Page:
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Lookup table

A lookup table is an array that can replace an expensive computation with a linear interpolation. A good way to understand the usage of this module is to run:


After which you can inspect the file usage_example.f90 to see how you can incorporate the module in your own programs.


A modern Fortran compiler, such as gfortran 4.8 or newer.


The lookup table type

The package lookup_table can easily be used in program environments where the use of lookup tables makes sense. The tables may be precalculated and stored in a LT_t type defined as

!> The lookup table type. There can be one or more columns, for which values
!> can be looked up for a given 'x-coordinate'.
type LT_t
   integer  :: n_rows !< The number of rows
   integer  :: n_cols !< The number of columns
   real(dp) :: x_min  !< The minimum lookup coordinate
   real(dp) :: dx     !< The x-spacing in the lookup coordinate
   real(dp) :: inv_dx !< The inverse x-spacing

   ! The table is stored in two ways, to speed up different types of lookups.
   real(dp), allocatable :: cols_rows(:, :) !< The table in column-major order
   real(dp), allocatable :: rows_cols(:, :) !< The table in row-major order
end type LT_t

Creating a lookup table

Lookup tables are created with a call to the function LT_create:

lt = LT_create(x_min, x_max, n_rows, n_cols)

Here n_rows controls how many x-values are stored. The spacing of the (linear) lookup table is therefore given by:

dx = (x_max - x_min) / (n_rows - 1)

The argument n_cols specifies how many different columns you want to store, but it also possible to add extra columns later with LT_add_col.

The columns of a table are set using LT_set_col:

call LT_set_col(lt, col_ix, x, y)

where x and y are vectors of the same length, with the only requirement that the x array is sorted from low to high. These y values will be linearly interpolated and stored in the table.

Getting values from a table

There are multiple ways to get values from a lookup table:

  • You can directly look up a single column at some x-coordinate, using LT_get_col
  • You can get all the columns at some x-coordinate, using LT_get_mcol
  • You can also get a location in the table with a LT_loc_t object, and then do lookups using that object. This can be used to speed up multiple lookups of different columns

The type lt_loc_t is defined as:

type LT_loc_t
   integer  :: low_ix   !< The x-value lies between low_ix and low_ix+1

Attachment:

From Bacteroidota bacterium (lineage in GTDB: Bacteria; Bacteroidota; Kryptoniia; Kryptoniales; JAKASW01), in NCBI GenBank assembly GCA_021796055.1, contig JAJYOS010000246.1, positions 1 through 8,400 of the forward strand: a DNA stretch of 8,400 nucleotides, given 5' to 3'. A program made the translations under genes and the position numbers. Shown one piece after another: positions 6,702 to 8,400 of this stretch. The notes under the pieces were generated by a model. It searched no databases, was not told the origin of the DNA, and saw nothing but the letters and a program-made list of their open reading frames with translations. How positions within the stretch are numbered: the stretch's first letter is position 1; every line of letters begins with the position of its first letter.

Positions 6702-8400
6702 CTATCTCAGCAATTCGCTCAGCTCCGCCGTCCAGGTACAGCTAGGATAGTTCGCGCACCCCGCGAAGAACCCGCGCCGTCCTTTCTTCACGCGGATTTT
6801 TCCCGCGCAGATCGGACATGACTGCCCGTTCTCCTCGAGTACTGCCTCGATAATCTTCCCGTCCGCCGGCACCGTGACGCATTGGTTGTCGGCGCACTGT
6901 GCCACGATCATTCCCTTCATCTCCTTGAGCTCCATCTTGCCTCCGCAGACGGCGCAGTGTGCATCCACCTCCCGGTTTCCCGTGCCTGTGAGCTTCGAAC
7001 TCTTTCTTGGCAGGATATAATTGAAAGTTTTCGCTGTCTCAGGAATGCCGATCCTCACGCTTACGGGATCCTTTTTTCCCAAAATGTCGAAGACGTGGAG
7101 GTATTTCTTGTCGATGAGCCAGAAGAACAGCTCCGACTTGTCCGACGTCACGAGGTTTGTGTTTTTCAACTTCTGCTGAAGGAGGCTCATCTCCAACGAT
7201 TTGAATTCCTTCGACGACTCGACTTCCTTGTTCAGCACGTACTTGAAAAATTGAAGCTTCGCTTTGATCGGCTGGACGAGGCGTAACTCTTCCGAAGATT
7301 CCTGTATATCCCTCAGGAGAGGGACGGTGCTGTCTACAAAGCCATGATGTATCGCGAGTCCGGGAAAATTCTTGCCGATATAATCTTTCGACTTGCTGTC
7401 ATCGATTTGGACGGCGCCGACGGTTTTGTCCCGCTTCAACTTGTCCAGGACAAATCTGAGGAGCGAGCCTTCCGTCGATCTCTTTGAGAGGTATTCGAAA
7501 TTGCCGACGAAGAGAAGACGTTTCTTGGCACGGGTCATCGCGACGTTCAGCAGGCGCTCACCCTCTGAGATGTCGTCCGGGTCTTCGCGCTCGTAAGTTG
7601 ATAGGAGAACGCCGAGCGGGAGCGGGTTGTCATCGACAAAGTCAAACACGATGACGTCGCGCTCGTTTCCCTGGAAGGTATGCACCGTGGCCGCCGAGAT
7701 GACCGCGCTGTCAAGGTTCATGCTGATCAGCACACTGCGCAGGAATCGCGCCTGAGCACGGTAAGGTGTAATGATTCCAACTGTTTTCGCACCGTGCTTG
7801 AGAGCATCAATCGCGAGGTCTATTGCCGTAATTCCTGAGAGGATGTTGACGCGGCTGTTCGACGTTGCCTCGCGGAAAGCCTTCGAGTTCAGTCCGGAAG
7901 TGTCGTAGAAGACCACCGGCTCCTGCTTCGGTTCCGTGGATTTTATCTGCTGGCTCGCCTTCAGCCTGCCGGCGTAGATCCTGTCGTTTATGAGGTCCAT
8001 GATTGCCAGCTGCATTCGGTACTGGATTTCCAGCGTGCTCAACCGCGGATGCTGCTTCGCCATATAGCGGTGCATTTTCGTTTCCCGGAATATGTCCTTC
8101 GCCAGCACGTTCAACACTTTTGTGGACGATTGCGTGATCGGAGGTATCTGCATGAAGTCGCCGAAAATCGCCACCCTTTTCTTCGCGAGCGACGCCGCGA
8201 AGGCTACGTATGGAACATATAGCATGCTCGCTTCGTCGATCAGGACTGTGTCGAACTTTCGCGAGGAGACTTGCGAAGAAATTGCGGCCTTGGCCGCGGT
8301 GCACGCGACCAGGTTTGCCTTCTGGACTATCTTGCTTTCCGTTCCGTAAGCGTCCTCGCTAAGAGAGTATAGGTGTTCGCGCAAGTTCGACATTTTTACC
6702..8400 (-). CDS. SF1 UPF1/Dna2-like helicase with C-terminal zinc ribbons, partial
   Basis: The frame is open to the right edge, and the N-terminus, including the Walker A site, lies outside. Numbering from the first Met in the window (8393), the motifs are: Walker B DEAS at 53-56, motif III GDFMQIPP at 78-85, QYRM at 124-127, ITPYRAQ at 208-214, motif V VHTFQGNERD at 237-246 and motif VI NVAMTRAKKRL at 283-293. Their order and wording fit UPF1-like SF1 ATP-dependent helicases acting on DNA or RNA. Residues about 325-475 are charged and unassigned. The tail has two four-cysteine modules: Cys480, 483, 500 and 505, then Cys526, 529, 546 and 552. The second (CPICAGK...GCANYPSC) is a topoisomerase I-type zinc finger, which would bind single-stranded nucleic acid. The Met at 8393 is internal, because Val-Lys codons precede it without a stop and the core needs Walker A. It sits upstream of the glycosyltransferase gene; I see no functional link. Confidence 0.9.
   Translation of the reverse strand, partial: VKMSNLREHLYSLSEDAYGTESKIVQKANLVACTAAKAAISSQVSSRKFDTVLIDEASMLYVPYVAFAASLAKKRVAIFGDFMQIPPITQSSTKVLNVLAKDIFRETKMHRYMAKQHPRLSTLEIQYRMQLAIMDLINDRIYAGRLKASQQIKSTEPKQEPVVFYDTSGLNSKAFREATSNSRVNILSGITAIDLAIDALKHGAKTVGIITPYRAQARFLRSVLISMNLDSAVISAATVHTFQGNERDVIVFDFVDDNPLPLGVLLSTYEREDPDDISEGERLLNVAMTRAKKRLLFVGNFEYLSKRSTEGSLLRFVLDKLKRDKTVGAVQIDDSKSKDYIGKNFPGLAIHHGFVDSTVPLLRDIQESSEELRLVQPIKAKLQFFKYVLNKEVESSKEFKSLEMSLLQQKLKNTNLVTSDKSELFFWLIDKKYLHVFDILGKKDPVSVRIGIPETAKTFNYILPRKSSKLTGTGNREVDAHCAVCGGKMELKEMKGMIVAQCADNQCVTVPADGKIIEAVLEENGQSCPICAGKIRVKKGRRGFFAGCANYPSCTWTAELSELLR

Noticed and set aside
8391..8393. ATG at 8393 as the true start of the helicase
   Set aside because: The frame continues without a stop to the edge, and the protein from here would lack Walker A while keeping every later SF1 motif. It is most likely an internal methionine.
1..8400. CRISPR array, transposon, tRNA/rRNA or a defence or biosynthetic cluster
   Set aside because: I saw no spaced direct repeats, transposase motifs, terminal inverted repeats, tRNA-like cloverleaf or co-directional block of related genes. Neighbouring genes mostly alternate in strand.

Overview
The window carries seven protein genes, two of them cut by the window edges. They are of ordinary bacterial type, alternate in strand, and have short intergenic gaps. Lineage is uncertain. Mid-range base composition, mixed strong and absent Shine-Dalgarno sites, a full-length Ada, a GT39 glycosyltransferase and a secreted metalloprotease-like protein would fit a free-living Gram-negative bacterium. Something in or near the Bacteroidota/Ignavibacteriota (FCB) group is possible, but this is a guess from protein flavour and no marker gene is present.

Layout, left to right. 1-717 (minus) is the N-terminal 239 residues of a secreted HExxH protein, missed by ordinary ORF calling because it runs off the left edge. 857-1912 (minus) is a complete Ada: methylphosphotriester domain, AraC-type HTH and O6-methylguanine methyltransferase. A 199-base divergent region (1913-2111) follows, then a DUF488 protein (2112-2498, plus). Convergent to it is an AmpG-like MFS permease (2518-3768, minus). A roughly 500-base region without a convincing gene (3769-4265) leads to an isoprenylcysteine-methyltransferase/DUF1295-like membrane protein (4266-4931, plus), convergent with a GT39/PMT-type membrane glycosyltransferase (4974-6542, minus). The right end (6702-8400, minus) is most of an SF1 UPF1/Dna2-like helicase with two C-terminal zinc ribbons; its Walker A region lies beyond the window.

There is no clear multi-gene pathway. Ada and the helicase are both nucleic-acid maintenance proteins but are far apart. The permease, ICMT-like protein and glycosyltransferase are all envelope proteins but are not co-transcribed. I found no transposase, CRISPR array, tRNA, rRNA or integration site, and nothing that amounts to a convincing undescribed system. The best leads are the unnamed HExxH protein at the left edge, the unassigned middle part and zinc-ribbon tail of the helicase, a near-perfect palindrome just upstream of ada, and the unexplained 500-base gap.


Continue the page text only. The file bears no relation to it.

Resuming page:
real(dp) :: low_frac !< The distance from low_ix (up to low_ix+1), given
                        !< as a real number between 0 and 1.
end type LT_loc_t

Public methods

The following public functions and subroutines are presented in module m_lookup_table:

! Public methods
public :: LT_create           ! Create a new lookup table
public :: LT_get_xdata        ! Get the x-values of a table
public :: LT_get_spaced_data  ! Convert values to regularly spaced
public :: LT_set_col          ! Set one table column
public :: LT_add_col          ! Add a column
public :: LT_get_loc          ! Get the index (row) of a value
public :: LT_get_col          ! Interpolate one column
public :: LT_get_mcol         ! Interpolate multiple columns
public :: LT_get_col_at_loc   ! Get one column at location
public :: LT_get_mcol_at_loc  ! Get multiple columns at location
public :: LT_get_data         ! Get all the data of the table
public :: LT_lin_interp_list  ! Linearly interpolate a list
public :: LT_to_file          ! Store lookup table in file
public :: LT_from_file        ! Restore lookup table from file

For 2D lookup tables, a less extensive interface is provided:

! Public methods for 2D tables
public :: LT2_create           ! Create a new lookup table
public :: LT2_create_from_data ! Create a new lookup table from existing data
public :: LT2_set_col          ! Set one table column
public :: LT2_get_loc          ! Get the index (row) of a value
public :: LT2_get_col          ! Interpolate one column
public :: LT2_get_col_at_loc   ! Get one column at location

For 3D lookup tables, simply change LT2 to LT3.



Linear lookup table implemented in modern Fortran




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